Diasporas and ambiguous homelands : a perspective on the Irish border
|Title:||Diasporas and ambiguous homelands : a perspective on the Irish border||Authors:||Howard, Kevin||Permanent link:||http://hdl.handle.net/10197/2192||Date:||2006||Abstract:||This paper proposes a diaspora framework as a useful way of conceptualizing the relationship between the kin-state and northern Irish nationalists. The formation of diasporas is generally understood as being a consequence of migration. People migrate across borders and construct communities in their host states while maintaining a strong sense of linkage with the nation’s homeland. The homeland is central to diaspora. However, homelands are political constructs the parameters of which fluctuate. I argue that members of the northern nationalist community are outside the political homeland of their Irish co-ethnics as a result of boundary drawing rather than emigration. The paper highlights the rapidity with which the southern political elite consolidated southern statehood reflecting and further reinforcing a clear sense of north-south differentiation. Decades of divergent state building has further reinforced the relevance of the boundary in terms of southern ethnic identity, further emphasizing the rhetorical nature of calls of re-unification.||Funding Details:||Not applicable||Type of material:||Working Paper||Publisher:||University College Dublin. Institute for British-Irish Studies||Copyright (published version):||The author, 2006||Keywords:||Diaspora;Ireland;Migration;Boundaries||Subject LCSH:||Nationalists--Ireland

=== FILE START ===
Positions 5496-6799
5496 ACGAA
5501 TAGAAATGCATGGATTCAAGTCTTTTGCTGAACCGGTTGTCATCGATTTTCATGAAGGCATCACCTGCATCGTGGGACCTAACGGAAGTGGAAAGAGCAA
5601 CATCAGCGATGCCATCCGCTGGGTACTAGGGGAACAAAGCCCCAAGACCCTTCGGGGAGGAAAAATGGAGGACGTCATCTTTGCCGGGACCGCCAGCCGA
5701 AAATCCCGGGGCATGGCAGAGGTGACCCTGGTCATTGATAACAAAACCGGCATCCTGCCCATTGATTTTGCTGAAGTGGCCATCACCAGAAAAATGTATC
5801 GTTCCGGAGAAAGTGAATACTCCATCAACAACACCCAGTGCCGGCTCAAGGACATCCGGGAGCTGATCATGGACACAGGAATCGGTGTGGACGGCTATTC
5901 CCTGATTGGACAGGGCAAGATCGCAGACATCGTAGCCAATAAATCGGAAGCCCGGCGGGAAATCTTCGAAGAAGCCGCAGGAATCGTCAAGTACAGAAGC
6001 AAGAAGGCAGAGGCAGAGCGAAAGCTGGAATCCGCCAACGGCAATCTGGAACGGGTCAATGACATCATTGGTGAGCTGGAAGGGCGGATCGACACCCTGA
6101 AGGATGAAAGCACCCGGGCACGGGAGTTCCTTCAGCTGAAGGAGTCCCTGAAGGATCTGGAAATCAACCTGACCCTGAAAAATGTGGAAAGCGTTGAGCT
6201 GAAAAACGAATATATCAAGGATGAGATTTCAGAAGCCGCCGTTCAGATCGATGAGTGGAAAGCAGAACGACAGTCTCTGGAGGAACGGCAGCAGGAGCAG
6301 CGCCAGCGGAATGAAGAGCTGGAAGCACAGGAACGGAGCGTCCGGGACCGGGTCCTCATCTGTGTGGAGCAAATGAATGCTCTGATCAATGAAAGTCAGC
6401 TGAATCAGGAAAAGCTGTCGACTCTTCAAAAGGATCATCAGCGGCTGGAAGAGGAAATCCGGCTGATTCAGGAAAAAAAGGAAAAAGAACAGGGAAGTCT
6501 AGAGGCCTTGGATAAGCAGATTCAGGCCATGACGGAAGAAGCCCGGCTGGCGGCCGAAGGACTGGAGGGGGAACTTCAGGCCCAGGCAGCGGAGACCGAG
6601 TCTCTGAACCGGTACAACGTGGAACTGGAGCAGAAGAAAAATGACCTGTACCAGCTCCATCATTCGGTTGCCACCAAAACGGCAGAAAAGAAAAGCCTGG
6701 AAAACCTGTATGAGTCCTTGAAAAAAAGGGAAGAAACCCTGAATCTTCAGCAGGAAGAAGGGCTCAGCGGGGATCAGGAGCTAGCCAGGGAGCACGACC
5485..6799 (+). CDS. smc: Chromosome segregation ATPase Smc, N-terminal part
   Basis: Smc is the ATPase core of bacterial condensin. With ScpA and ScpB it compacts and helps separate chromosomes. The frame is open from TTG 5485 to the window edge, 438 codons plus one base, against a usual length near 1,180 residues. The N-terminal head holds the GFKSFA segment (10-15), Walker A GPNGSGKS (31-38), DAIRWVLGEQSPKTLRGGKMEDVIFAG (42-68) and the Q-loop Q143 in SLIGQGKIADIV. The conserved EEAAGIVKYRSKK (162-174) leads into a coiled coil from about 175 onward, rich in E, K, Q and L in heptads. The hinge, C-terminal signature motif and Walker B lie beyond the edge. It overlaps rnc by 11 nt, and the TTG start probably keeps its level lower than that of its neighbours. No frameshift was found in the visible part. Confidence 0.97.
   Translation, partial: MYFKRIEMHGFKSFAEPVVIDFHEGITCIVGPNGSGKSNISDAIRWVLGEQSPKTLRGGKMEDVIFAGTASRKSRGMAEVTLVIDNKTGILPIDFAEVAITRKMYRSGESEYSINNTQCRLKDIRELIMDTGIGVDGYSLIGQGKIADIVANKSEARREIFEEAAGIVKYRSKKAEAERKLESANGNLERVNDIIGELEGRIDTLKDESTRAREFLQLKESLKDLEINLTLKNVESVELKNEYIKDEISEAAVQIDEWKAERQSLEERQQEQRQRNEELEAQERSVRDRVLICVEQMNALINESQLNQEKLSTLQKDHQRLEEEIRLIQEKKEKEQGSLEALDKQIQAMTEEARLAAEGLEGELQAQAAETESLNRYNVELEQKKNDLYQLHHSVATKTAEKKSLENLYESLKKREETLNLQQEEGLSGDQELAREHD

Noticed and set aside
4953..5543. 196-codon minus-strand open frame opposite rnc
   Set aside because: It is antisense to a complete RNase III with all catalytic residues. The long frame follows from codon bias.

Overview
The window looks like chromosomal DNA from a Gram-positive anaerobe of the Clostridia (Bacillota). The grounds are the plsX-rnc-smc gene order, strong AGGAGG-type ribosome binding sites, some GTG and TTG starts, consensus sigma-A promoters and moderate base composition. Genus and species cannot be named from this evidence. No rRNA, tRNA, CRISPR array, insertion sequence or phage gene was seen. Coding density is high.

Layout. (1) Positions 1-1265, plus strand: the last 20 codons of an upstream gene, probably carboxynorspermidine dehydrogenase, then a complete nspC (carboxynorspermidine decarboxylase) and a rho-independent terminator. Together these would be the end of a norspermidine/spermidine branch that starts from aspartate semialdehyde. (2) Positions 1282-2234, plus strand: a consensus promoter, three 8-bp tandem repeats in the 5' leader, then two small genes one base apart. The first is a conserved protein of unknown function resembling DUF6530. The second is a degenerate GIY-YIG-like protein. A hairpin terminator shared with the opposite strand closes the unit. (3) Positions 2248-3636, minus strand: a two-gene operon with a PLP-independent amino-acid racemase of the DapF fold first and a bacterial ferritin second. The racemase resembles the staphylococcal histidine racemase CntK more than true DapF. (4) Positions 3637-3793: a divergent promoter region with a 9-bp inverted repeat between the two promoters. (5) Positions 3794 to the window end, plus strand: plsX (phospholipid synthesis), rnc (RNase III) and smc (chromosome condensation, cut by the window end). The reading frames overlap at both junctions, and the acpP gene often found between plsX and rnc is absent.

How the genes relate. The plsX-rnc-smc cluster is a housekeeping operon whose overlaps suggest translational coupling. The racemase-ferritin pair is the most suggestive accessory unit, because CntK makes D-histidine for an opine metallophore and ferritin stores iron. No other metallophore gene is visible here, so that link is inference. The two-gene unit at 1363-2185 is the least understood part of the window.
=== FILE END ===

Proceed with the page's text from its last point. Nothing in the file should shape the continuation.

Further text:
|Language:||en||Status of Item:||Not peer reviewed||Conference Details:||Revised version of a paper presented at the workshop on “The Irish border in perspective”, Queen’s University, Belfast, 1 October 2004, as part of the programme Mapping frontiers, plotting pathways: routes to North-South cooperation in a divided island.|
|Appears in Collections:||Institute for British-Irish Studies (IBIS) Working Papers and Policy Papers|
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